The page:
Angry Tweeting & Regretting It

One of my worst habits, and also one of my favorite, is angry tweeting. I especially love angry tweeting when I feel let down by someone/something I trusted. This probably makes you think I’m subtweeting my frenemies all the time, but first of all, I’m way too old to have frenemies (or also too young, I suppose) and second of all, no. I’m talking about clothing companies – well, at least 90% of the time.

Sometimes I’ll also angry tweet about airlines – airlines love to let us down, don’t they? Amtrak has gotten a few angry tweets and don’t even get me started on my Uber tweets. Basically, any transportation companies are fair game in my mind.

The last thing I really love to angry tweet about? People who think general civility is completely unnecessary to them. You know, those people who walk down the sidewalk smoking in the wind, ruining everyone’s life? Or the people who lean over the sneeze guards at Chipotle or the people who behave as if they are literally the only people in the world? Those people SUCK.

So something bad happens to me – either Rent the Runway screws up my order YET AGAIN or Loft loses my sweater dress that I got on sale for $35 and really, really want or someone leans on a pole during rush hour making me have to reach for the tall pole even though, hi, I’m short– and I just go nuts on Twitter. Well, most of the time.

See, almost every single time I angry tweet, I regret it within 25 minutes; the exception to this rule is of course, Rent the Runway, who I will hate with a fiery passion until the day I die. But most of the time, after 10 minutes or so, my heart will stop racing and I’ll stop thinking that everyone in the world is an insufferable monster hell-bent on ruining my life. I’ll stop ranting and move on, especially if my really, quite annoyingly calm fiancé is with me and is totally chill and looking at me like maybe I’ve lost my mind. Then, I’ll open my Twitter account, having seemingly blacked out the time I was angrily typing away, and be horrified to see my childish temper tantrums on display for everyone in the world to see (okay, yeah, I know a tweet last 40 seconds, digital people).

Oh my gosh, everyone is going to think I’m insane. Oh no, they’re going to remember some time I was for-play ranting at a party about how people piss me off when they are snobs about the Kardashians. (Really, you guys- stop being snobs. It’s not a good look.) They’re going to think this is what I always am! This certifiable yelling lady who gets mad at a clothing rental company, for crying out loud (you can burn in hell, Rent the Runway).

So then 90% of the time, I delete my tweets, but I’m not dumb. Deleting tweets is lame, y’all and I so know it. UGH people probably already saw it and what if they have Tweetdeck like literally every other person in the world or what if literally no one cares but me but now I’m obsessing? WHY DID I HAVE TO YELL ABOUT THAT STRANGER ON TWITTER? I’M SO EMBARRASSING.


This happens every time (except for my tweets to you, Rent the Runway –you deserve every one). Why do I do it if I regret it so much? And why do I regret it so much? Probably, my mom and my best friend are the only people who even saw it.

Well, honestly, I regret it so much because I start spiraling, thinking about what it is to yell your feelings all the time. I’m not about to go on some anti-millennial rant about how social media is making everyone think we want to hear their opinion about everything, when no, we actually don’t. First of all, I am a millennial, so no. Second of all, uh, I have a blog, so clearly I am down with people sharing their thoughts/placing value on their own stories/believing their voice has a right to be heard.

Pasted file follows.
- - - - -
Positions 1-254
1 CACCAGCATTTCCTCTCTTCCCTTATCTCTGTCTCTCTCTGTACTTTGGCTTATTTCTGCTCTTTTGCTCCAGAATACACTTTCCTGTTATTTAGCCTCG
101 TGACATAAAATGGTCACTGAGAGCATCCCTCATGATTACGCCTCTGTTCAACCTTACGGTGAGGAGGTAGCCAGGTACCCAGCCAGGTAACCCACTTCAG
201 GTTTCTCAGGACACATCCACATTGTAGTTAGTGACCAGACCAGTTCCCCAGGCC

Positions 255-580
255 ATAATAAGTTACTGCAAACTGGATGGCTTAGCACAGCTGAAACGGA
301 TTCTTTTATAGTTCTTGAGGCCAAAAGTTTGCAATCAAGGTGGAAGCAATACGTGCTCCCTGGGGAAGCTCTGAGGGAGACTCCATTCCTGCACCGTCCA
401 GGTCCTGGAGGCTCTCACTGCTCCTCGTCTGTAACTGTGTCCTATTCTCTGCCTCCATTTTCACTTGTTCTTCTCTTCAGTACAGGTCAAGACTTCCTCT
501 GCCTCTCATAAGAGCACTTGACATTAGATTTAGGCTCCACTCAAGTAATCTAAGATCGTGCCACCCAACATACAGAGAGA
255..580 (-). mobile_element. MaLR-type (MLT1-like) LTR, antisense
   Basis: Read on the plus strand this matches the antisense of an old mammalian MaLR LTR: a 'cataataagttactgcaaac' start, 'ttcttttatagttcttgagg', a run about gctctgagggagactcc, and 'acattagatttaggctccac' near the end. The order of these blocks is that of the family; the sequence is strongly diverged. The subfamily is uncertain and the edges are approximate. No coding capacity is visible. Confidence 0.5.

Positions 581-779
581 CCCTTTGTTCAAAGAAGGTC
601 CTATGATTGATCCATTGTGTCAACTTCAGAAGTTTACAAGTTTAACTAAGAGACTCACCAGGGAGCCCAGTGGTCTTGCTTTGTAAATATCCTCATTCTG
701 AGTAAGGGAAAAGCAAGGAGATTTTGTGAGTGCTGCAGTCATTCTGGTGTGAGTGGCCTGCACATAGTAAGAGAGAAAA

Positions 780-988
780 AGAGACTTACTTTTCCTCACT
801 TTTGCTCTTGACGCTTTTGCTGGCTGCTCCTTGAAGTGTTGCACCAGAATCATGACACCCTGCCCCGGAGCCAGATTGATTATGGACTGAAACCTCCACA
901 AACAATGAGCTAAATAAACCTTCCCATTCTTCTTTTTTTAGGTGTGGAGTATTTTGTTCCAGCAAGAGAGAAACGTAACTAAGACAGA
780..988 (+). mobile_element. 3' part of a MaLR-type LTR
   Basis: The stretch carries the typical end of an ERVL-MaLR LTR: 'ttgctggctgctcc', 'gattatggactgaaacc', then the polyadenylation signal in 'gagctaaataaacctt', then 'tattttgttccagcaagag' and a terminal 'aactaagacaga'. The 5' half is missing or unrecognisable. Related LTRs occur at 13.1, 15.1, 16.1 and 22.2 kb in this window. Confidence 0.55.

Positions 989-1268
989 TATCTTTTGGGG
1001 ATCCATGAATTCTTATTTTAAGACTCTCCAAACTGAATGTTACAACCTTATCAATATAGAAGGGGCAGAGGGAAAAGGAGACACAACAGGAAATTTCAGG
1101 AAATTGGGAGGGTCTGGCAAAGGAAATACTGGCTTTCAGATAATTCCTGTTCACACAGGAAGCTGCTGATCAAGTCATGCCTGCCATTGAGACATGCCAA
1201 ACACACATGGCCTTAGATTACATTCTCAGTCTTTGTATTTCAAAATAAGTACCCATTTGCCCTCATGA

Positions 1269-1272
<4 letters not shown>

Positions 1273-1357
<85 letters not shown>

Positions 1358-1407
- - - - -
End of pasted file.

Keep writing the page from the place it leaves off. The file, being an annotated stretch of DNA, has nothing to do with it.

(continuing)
But I do often think, why do I have the right to be yelling at people, especially strangers? They may never hear me (they won’t, because it’s on the internet and not actually to their face), but why do I have to react to things that are small injustices with such vitriol? And if I feel so personally offended by people being inconsiderate jerks, why do I think I’ll make it any better by yelling into a void about the people who’ve wronged me?

The answer is, every time, that I never feel better, really. Instead, I feel silly and sad and like I sunk to the level of the people who outraged me in the first place.

There’s this great Nora Ephron lesson that she teaches us in You’ve Got Mail. Of course, there are so many lessons in You’ve Got Mail (for real- watch it more closely), but the one I mean is how Kathleen Kelly learns both how to speak the mean things in her mind (that are totally right!) and then, more importantly, how to show restraint in the face of rudeness.

I so wish we could all, but especially me, learn how to show a little more restraint. We are not each uniquely entitled to yell about stuff that annoys us. Sure, we all can! But wouldn’t we be a better person, a better citizen, if we asked ourselves what kind of energy we are putting into the universe? Are my words making things better or making things worse? Is this really something I need to speak out on (like people being racist or sexist) or is this something totally random and inconsequential and most likely unintentional? Is this something I will have been proud to have said in 20 minutes, in a week, in a year (ugh, Timehop, you big shame spiral)?

Let us always remember what queen Nora taught us- whatever anything is, it should start off by being personal. Really, she means much bigger things than tweeting, but if there’s anything social media could use, it’s people remembering that everything they say is personal to someone. And that restraint in the face of frustration actually feels SO. MUCH. BETTER.

No more angry tweeting you guys – okay? The universe will thank us.

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